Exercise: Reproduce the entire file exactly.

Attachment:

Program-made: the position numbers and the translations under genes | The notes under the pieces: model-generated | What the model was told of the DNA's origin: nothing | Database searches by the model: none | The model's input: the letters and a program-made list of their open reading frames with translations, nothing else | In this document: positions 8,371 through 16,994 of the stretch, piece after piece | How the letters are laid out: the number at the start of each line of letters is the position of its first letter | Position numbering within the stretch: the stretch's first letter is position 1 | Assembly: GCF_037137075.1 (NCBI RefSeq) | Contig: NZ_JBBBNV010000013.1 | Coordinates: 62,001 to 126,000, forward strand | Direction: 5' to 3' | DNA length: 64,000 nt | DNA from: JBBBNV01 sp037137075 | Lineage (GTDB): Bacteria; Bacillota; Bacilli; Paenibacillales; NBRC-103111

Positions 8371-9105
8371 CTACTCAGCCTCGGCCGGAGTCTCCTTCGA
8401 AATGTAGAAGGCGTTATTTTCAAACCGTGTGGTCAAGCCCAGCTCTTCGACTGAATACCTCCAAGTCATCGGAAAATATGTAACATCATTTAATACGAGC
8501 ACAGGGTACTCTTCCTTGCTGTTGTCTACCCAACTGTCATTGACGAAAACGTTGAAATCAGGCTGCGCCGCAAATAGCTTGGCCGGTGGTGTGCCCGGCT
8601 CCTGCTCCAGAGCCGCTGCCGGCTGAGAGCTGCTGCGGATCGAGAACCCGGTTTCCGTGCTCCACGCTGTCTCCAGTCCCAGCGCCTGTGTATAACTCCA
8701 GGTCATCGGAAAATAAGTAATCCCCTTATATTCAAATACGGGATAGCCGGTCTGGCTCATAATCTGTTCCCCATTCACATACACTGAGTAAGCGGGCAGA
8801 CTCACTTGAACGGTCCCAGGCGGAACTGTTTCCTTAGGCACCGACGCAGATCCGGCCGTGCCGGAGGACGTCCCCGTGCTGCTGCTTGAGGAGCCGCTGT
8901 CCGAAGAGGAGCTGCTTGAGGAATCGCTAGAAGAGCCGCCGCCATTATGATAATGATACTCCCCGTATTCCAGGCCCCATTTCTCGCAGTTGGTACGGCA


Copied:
Program-made: the position numbers and the translations under genes | The notes under the pieces: model-generated | What the model was told of the DNA's origin: nothing | Database searches by the model: none | The model's input: the letters and a program-made list of their open reading frames with translations, nothing else | In this document: positions 8,371 through 16,994 of the stretch, piece after piece | How the letters are laid out: the number at the start of each line of letters is the position of its first letter | Position numbering within the stretch: the stretch's first letter is position 1 | Assembly: GCF_037137075.1 (NCBI RefSeq) | Contig: NZ_JBBBNV010000013.1 | Coordinates: 62,001 to 126,000, forward strand | Direction: 5' to 3' | DNA length: 64,000 nt | DNA from: JBBBNV01 sp037137075 | Lineage (GTDB): Bacteria; Bacillota; Bacilli; Paenibacillales; NBRC-103111

Positions 8371-9105
8371 CTACTCAGCCTCGGCCGGAGTCTCCTTCGA
8401 AATGTAGAAGGCGTTATTTTCAAACCGTGTGGTCAAGCCCAGCTCTTCGACTGAATACCTCCAAGTCATCGGAAAATATGTAACATCATTTAATACGAGC
8501 ACAGGGTACTCTTCCTTGCTGTTGTCTACCCAACTGTCATTGACGAAAACGTTGAAATCAGGCTGCGCCGCAAATAGCTTGGCCGGTGGTGTGCCCGGCT
8601 CCTGCTCCAGAGCCGCTGCCGGCTGAGAGCTGCTGCGGATCGAGAACCCGGTTTCCGTGCTCCACGCTGTCTCCAGTCCCAGCGCCTGTGTATAACTCCA
8701 GGTCATCGGAAAATAAGTAATCCCCTTATATTCAAATACGGGATAGCCGGTCTGGCTCATAATCTGTTCCCCATTCACATACACTGAGTAAGCGGGCAGA
8801 CTCACTTGAACGGTCCCAGGCGGAACTGTTTCCTTAGGCACCGACGCAGATCCGGCCGTGCCGGAGGACGTCCCCGTGCTGCTGCTTGAGGAGCCGCTGT
8901 CCGAAGAGGAGCTGCTTGAGGAATCGCTAGAAGAGCCGCCGCCATTATGATAATGATACTCCCCGTATTCCAGGCCCCATTTCTCGCAGTTGGTACGGCA